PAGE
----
By Frank Lewis
There is a drug you may not be familiar with, but to the professionals who are attempting to get a handle on the drug problem in our region, that drug is taking center stage. The drug is Fentanyl.
Fentanyl is a powerful synthetic opiate analgesic similar to but more potent than morphine. It is typically used to treat patients with severe pain, or to manage pain after surgery. It is also sometimes used to treat people with chronic pain who are physically tolerant to opiates. It is a schedule II prescription drug. It is the new presence of it on the streets of the city that brought the Centers for Disease Control (CDC) to the city of Portsmouth on Thursday.
“They (CDC) are here today interviewing different community members about the drug overdose issue mostly related to the fentanyl overdoses,” Portsmouth Health Commissioner Chris Smith said. “Fentanyl is an additive they can add to heroin or it can be used straight, but there has been a rash of fentanyl overdoses nationwide, but specifically in Ohio.”
Smith said the CDC, invited by the state is in the process of traveling around the state interviewing people in different communities.
“They’ve (CDC) got a lot of the quantitative data but they are trying to take the opportunity to get qualitative data,” Smith said. “They’re taking the opportunity to interview law enforcement, public health officials, people from the treatment centers to try to find the story of what has been going on in our community and looking for some insights into how to better prevent overdose deaths.”
Smith said the Scioto County community has worked very hard to combat the incidence of overdoses. Specifically Project Dawn, which deals with the use of naloxone, has been a tool officials have utilized to attempt to gain a foothold on the overdose problem. “That’s the nasal spray that reverses an opiate overdose,” Smith said.
Naloxone reverses the effects of opioids on the brain and can limit or stop an overdose when given to an individual overdosing on heroin or a prescription opioid.
One of the people on the front lines of the battle is Marissa Wicker, Injury Prevention Coordinator.
“Our injury area that we focus on is drug overdose,” Wicker said. “My area is to prevent drug overdose through CDC strategies, Ohio Department of Health (ODH), they kind of guide us in the direction to go. One of those areas is providing naloxone. So I really try to get Naloxone out into the community to community members as well as law enforcement and to businesses, whoever is willing to accept Naloxone.”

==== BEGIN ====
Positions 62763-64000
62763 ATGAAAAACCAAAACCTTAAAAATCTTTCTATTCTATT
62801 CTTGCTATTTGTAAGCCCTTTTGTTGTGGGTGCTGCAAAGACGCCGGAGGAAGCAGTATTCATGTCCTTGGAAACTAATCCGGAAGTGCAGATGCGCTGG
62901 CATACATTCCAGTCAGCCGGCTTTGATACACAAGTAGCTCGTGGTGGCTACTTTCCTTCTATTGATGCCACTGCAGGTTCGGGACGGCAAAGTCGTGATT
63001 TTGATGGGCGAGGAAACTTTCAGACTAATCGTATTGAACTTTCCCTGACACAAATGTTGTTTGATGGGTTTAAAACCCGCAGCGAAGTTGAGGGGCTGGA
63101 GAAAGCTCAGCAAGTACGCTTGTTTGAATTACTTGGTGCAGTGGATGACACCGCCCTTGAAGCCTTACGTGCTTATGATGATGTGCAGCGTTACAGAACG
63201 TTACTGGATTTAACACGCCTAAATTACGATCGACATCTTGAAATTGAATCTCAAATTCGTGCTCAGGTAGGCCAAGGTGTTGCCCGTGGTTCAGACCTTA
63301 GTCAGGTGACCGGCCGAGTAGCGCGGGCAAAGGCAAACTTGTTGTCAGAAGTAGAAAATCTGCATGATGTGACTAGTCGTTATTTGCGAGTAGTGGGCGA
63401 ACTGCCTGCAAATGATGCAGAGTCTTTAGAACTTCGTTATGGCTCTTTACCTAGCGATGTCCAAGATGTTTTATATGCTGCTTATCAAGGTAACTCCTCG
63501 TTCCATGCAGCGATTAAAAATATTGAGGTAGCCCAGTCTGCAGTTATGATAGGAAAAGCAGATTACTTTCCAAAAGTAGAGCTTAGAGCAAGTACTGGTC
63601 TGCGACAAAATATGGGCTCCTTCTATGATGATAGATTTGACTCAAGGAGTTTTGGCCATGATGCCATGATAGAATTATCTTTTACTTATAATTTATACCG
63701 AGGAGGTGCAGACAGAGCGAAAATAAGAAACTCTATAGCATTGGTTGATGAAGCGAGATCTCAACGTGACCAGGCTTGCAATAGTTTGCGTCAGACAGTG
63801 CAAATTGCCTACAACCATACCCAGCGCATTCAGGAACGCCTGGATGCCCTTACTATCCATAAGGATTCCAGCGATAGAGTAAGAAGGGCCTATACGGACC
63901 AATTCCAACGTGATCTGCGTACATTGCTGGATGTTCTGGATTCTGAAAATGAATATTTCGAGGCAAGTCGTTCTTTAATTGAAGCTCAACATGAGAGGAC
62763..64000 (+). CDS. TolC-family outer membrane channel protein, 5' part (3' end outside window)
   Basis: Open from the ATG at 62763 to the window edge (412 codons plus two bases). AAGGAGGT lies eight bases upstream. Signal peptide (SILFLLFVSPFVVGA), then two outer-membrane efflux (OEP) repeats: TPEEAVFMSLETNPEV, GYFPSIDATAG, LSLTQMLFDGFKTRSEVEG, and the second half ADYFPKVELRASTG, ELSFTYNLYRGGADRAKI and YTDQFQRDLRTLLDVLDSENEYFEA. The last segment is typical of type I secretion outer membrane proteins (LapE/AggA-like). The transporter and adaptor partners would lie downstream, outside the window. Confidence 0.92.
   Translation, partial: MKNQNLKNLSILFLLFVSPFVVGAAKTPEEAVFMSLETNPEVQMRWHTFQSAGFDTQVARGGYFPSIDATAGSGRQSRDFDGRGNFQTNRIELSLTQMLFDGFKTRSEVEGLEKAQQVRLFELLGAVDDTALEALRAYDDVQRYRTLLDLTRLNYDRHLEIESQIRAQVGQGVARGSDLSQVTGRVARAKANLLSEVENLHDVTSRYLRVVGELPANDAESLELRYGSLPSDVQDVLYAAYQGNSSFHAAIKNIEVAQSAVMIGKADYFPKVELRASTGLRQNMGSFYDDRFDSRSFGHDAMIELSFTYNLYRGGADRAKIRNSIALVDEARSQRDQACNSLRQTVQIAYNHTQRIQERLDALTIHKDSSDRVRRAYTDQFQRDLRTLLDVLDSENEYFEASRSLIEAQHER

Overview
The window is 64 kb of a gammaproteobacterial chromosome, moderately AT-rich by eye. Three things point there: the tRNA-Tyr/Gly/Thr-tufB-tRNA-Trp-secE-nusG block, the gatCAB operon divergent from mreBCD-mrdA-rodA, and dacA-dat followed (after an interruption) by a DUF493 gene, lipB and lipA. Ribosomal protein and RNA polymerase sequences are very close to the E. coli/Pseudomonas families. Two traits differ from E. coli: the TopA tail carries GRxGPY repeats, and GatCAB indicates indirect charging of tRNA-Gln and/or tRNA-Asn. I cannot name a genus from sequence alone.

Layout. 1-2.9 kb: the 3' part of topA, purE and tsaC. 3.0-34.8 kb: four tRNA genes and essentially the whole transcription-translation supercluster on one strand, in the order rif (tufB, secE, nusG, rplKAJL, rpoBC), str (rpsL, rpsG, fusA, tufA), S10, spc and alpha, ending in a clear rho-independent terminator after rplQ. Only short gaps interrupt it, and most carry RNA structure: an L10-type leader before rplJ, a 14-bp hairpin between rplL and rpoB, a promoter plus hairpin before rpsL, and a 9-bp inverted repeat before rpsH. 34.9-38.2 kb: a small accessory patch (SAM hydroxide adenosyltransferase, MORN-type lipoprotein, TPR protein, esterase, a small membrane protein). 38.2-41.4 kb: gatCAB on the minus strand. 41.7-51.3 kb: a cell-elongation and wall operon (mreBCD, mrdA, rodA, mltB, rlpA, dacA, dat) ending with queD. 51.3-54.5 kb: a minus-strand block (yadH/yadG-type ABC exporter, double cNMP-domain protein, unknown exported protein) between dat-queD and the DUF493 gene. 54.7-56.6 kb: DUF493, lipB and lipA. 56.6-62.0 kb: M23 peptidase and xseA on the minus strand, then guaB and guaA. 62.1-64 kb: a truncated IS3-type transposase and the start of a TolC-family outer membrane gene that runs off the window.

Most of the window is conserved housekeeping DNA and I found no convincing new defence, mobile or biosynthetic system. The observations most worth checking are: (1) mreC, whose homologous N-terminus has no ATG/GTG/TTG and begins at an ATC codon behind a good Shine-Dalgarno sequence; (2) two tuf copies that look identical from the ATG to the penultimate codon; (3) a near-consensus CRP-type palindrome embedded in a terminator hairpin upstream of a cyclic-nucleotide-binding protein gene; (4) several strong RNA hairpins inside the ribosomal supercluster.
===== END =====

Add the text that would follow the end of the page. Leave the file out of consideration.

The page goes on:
Probably no one in the community has worked closer with the drug overdose problem that Portsmouth City Health Department nurse Lisa Roberts.
“Ohio had a 500 percent increase in fentanyl-related deaths in just one year,” Roberts said. “So they (CDC) gave gone to different geographic areas, but they are particularly interested in Portsmouth and Scioto County because we have had this almost 100 percent transition from prescription opioids, which set the stage, for and to heroin addiction. Along with that, we have had an increase in overdoses.”
Roberts said officials are trying to find out what type of fentanyl is causing overdoses and whether or not it is coming in in the form of powder in which users believe they are using heroin.
Roberts said members of the Southern Ohio Drug Task Force, Scioto County Sheriff’s Department and Portsmouth Police officials, such as Chief Robert Ware were being interviewed by CDC officials on Thursday.
“We’ve consistently had a serious problem with overdoses,” Smith said. “There was a rash of overdoses in March, that was specifically related to Fentanyl.”
Reach Frank Lewis at 740-353-3101, ext. 1928, or on Twitter @franklewis.
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